Ad agencies kill creative people. They gobble them up and spit them out like yesterday's Kibbles and Bits. Jeez, I shiver just thinking about it! (Have I made my point that I'm not a big ad agency fan?)

Sooooooo....

If some ad agency, who I KNOW is making a commission, has the unmitigated audacity to ask ME to write copy for their client, my response is always the same: "Why?" Try it. Ask them why. Ask them, "Are you handling this account for free? Is this your brother-in-law or something?" Get real, people! Unless this is a really amazing account and your GM tells you to write the copy and keep your mouth shut, there's no reason to write spots for ad agencies. (Besides, if it IS a really amazing account, chances are they have lots of money, no? It's even more of a reason not to get a bonejob from the agency!) The only thing that can get in your way in situations like this are -- God, how I hate this word -- "politics." Some GM's and SM's will do anything to "get the deal in the house." An agency can say, "Look Bubba, I know plenty of stations that would write my copy for me and kiss my butt on Times Square for this buy. Tough titties if you don't want to write our spots."

I've got two words for ad people like that.

#*% me!

Ooohhhh! How I hate ad agencies!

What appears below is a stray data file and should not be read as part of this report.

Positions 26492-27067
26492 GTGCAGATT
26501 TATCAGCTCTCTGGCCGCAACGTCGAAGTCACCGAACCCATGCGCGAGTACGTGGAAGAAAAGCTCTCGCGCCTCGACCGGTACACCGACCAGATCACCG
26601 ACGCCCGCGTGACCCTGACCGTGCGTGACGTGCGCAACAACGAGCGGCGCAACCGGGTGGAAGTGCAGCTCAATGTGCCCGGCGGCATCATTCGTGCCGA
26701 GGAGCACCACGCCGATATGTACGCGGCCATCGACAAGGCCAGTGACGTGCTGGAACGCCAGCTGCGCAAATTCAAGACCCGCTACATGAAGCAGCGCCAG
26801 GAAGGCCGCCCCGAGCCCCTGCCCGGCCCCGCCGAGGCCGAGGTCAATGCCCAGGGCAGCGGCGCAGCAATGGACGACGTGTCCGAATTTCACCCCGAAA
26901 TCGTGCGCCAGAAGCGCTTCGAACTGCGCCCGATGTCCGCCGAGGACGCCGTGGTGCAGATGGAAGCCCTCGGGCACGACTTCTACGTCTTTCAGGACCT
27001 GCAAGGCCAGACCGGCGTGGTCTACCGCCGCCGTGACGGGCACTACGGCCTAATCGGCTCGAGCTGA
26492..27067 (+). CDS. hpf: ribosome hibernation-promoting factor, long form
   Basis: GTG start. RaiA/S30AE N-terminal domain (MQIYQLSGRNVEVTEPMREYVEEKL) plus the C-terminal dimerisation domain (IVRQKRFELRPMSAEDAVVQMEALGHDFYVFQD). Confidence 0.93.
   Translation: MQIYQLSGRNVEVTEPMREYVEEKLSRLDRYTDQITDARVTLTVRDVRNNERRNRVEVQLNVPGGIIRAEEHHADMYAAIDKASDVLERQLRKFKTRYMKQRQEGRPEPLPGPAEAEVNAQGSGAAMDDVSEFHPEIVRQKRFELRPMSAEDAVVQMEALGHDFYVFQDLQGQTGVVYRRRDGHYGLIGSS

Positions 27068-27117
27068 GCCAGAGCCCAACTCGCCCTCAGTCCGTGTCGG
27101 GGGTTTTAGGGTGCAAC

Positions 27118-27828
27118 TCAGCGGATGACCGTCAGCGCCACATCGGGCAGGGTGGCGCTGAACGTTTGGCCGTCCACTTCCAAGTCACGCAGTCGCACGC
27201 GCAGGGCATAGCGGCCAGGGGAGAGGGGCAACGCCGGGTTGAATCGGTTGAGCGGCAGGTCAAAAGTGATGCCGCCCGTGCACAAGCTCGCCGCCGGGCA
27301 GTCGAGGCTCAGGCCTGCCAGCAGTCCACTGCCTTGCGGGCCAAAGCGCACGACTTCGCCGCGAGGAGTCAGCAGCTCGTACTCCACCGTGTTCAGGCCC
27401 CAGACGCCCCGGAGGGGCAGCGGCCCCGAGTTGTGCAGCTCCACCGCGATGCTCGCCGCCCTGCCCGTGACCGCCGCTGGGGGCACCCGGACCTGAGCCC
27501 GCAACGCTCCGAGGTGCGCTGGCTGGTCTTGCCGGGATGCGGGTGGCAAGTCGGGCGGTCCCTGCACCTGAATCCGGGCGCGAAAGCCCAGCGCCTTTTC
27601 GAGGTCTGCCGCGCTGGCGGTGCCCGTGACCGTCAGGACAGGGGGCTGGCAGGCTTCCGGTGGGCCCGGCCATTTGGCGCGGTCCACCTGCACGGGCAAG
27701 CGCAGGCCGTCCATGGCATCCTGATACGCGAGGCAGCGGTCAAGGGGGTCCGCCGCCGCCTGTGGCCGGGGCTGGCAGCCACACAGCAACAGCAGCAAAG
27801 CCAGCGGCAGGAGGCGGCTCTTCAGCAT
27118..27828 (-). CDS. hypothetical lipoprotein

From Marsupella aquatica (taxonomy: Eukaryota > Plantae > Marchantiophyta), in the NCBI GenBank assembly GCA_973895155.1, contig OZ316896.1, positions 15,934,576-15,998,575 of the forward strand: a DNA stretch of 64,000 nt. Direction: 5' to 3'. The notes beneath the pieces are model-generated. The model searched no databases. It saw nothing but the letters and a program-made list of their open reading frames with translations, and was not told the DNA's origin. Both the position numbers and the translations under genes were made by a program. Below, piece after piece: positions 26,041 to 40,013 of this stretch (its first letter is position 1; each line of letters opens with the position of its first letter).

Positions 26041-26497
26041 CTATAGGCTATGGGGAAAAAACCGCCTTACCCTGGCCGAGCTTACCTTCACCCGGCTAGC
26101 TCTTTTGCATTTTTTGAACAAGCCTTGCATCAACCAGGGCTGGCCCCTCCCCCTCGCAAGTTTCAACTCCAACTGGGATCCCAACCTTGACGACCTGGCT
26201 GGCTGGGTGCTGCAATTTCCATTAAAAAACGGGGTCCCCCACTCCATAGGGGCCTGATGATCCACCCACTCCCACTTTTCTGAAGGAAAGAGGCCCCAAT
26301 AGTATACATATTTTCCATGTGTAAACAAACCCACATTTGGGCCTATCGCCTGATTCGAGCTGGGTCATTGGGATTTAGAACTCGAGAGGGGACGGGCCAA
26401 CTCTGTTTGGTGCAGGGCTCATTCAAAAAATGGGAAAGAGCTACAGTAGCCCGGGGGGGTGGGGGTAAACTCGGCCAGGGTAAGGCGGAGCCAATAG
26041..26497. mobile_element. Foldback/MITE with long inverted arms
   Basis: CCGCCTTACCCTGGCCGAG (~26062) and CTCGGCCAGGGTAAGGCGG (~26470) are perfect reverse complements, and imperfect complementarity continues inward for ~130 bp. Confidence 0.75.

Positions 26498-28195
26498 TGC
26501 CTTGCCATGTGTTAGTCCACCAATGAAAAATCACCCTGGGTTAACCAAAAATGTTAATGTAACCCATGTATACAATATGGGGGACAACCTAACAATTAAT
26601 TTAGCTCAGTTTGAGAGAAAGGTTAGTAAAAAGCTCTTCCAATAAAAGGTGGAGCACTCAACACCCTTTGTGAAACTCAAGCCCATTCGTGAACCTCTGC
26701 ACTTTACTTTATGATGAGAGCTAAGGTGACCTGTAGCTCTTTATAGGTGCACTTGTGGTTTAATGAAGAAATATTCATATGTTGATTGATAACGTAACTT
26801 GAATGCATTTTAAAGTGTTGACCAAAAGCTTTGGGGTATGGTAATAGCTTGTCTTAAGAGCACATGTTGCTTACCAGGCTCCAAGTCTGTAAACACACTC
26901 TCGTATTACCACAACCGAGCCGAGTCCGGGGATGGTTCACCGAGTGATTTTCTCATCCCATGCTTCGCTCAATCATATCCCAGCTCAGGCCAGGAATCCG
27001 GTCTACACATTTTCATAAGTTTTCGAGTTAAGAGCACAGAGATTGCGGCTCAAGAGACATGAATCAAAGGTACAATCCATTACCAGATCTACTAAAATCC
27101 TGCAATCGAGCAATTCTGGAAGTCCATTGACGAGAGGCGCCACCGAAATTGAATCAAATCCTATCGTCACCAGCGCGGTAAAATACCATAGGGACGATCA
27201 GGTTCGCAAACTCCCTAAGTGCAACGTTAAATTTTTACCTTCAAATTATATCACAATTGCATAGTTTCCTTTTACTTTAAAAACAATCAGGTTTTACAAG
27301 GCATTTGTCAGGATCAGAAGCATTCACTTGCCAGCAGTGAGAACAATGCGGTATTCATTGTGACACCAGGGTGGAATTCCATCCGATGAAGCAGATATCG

Sorry, I digressed. Back to the matter at hand.

If it's at all avoidable, don't write copy for ad agencies unless they're willing to cough up some bucks for your time and talent. Speak to your higher ups about this situation and get their opinion. To me, the Production Director is responsible for writing, producing, and voicing spots for in-house clients represented by agencies. (Hell, isn't that the point? We cut out the middle man! We'll produce your spot for free! All you pay for is the air time. No production costs. No ad agency commissions. No staggering fees. It's what radio is all about! As a station, we have our own in-house ad genius: the Production Director.) Oh sure, we'll produce donuts and tags, even entire spots that have been submitted by ad agencies, AS LONG AS THEY'RE WRITTEN ALREADY!

Oh, and another thing....